As far as FMC I know the NEC has several restrictions but I don't actually know that vibration is one of them. Wet locations, exposure to gasoline, subject to physical damage and a 6 foot maximum distance are, though. It's not really an expectation that it's used this way but they're also concerned with it from a higher voltage standpoint and relative to ground and neutral for safety. Liquidtite would be appropriate perhaps, I could see that.
 
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llamalander

Active member
Thanks for the in-depth explanation of derating--
Not totally approachable to folks uninterested in arguing points of syntax.
Luckily, Blue Sea makes a pretty good app/ charts for illustrating acceptable resistance when you design DC circuits
that covers the interplay between amperage, voltage drop, ambient temp. wire grouping and insulation quality.

I do appreciate the part about the responsibility of the designer, in my case it's me.
It may be worth mentioning that working on a Nissan (needing turbochargers, seat-lifters, bed stiffeners, and all manner of aftermarket add-ons to make it run like a Toyota)
left me thinking that OEM maybe isn't always the be all and end all of material choices for non-standard applications--Sometimes you might need... more.

For that I try to start with the NEC and look over the ABYC codes and go rooting around my basement for something to bolt onto my truck.
Then if I find something that fits I cross my fingers, fill up with volatile liquids and go careening down the highway like a proper test pilot.
In my case I used FMC, an inexpensive material on hand that fit all my criteria for protection, heat dissipation, ease of installation and grounding--
turns out it works just fine for my purpose: running a heavy cable over the exhaust pipe. Though it shouldn't be done and it can't be done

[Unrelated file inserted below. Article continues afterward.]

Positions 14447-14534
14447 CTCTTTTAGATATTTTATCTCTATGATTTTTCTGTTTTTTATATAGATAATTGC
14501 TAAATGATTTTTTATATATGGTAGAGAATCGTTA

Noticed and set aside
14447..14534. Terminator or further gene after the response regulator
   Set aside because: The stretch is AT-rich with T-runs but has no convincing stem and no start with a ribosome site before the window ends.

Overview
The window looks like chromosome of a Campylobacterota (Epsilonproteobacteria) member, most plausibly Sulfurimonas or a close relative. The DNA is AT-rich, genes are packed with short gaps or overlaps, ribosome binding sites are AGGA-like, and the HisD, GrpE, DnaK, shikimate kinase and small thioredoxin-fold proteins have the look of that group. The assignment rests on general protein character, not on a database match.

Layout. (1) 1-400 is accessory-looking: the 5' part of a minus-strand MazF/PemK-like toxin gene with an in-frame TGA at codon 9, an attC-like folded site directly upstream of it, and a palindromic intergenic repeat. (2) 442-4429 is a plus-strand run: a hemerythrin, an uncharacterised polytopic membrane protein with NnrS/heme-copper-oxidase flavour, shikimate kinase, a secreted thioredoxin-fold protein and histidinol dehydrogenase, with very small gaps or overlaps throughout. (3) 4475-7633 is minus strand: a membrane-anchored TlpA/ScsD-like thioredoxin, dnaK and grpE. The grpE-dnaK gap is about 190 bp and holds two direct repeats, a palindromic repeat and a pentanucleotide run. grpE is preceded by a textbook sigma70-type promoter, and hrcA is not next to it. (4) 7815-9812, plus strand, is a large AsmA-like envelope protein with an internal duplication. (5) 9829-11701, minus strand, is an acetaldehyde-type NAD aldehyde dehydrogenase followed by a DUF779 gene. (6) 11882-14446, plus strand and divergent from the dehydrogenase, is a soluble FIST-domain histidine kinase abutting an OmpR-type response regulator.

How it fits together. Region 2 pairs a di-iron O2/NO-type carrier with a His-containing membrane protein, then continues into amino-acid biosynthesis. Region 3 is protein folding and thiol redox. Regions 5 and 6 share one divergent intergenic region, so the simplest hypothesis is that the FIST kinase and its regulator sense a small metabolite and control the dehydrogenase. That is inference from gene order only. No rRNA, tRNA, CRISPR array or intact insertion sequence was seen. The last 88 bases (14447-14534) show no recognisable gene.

and there's no reason to do it (except IED's) someone on the internet posted a picture of it, so there you go.

This isn't a suggestion to skip the hard parts and casually risk a fiery death because of something you read on the internet.
Rather, assess your needs, see what fits your criteria, try it out. See if you were right, check to see how durable it is, keep an eye out for unintended consequences, that's all.
 
D

Deleted member 9101

Guest
...left me thinking that OEM maybe isn't always the be all and end all of material choices for non-standard applications--Sometimes you might need... more.
OEM is a good starting point so long as you know what the limits the manufacture designed it for.
 

DaveInDenver

Luddite
Sort of...
NEC Article 551 covers ‘line voltage” systems on RVs. But excludes DC circuits of the vehicle. I will guess those are covered by SAE and probably others such as DOT.
NFPA 1192 which covers all sort of RV systems. Probably has an elecrical chapter.
As aside, As its fairly recent development and never had to deal with professionally, I dunno what NEC or NFPA have to say about highvoltage traction systems of electric vehicles.
The NEC tells us their intention...
90.2 Scope.​
(A) Covered. This Code covers the installation of electrical conductors, equipment, and raceways; signaling and communications conductors, equipment, and raceways; and optical fiber cables and raceways for the following:​
(1) Public and private premises, including buildings, structures, mobile homes, recreational vehicles, and floating buildings​
(2) Yards, lots, parking lots, carnivals, and industrial substations​
(3) Installations of conductors and equipment that connect to the supply of electricity​
(4) Installations used by the electric utility, such as office buildings, warehouses, garages, machine shops, and recreational buildings, that are not an integral part of a generating plant, substation, or control center.​